(d) applying the ceramic material mixture as a protective layer on said at least one electrode;
(e) drying and sintering the ceramic material of the protective layer to form a porous ceramic protective layer containing platinum as a catalytic metal active at high temperatures; and
(f) thereafter, impregnating the platinum containing porous ceramic protective layer with a liquid rhodium solution and drying the impregnated layer, whereby a porous ceramic protective layer containing discretely distributed platinum as a catalytic metal which is active at high temperatures and homogeneously distributed rhodium as a catalytic metal which is active at low temperatures.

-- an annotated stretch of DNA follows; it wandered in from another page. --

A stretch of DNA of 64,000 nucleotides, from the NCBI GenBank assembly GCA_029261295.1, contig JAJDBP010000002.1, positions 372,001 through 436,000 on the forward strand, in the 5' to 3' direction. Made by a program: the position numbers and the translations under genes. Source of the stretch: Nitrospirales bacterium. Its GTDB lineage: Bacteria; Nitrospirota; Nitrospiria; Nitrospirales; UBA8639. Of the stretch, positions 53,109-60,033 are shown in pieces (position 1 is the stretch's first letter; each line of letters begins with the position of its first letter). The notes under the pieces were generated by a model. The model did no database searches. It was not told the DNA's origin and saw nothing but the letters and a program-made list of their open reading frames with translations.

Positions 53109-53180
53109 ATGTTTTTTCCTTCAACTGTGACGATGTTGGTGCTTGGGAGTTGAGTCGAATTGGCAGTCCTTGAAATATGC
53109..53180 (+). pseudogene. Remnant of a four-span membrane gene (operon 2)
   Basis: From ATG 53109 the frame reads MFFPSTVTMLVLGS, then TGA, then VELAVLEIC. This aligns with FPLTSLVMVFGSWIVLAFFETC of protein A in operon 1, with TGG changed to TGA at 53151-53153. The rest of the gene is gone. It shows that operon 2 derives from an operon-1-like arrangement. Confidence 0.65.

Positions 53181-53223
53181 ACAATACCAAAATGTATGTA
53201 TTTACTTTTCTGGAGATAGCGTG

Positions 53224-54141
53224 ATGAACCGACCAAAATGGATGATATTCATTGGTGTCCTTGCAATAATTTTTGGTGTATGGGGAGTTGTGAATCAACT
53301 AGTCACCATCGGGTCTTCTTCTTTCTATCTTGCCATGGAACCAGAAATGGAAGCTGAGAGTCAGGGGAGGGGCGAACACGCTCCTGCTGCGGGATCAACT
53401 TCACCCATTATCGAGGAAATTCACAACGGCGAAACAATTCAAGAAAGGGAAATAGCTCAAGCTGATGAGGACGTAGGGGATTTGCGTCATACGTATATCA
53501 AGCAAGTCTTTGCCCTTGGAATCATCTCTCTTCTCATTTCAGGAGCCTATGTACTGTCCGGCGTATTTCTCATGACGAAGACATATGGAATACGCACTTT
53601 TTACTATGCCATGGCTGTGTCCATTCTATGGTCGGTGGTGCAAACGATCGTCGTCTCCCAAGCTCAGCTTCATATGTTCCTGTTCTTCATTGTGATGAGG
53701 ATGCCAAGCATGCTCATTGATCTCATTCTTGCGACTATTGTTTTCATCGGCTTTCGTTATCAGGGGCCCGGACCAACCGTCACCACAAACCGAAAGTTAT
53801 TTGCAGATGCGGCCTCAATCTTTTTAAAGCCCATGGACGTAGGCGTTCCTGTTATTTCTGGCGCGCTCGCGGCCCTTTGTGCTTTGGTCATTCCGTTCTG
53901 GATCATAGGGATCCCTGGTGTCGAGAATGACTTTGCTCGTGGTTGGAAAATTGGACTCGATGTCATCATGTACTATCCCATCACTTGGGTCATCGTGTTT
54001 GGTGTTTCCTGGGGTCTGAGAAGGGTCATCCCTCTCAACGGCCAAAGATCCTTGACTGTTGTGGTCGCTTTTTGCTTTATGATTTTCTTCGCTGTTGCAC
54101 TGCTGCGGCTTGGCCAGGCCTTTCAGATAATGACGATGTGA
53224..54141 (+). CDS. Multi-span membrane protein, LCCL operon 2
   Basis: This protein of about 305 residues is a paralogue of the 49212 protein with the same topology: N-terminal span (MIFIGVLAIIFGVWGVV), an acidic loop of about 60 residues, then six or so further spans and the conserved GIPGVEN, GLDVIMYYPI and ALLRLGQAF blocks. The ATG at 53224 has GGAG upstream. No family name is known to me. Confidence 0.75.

15. The process of claim 14 wherein the liquid rhodium solution is an aqueous rhodium nitrate or a rhodium resinate solution.
16. The process of claim 14 wherein the ceramic raw material is aluminum oxide, zirconium dioxide, magnesium spinel or a mixture of these substances.
17. The process of claim 14 wherein binders, solvents and softeners are additionally added to the mixture during said step of forming.
18. The process of claim 14 wherein said step of applying includes applying the ceramic material mixture to the at least one electrode by spraying, dipping or printing.
19. The process of claim 14 wherein the porous ceramic protective layer on the at least one electrode is at least 150 micrometers thick subsequent to sintering.
20. The process of claim 14 wherein the platinum containing powder is platinum powder.
Description
BACKGROUND OF THE INVENTION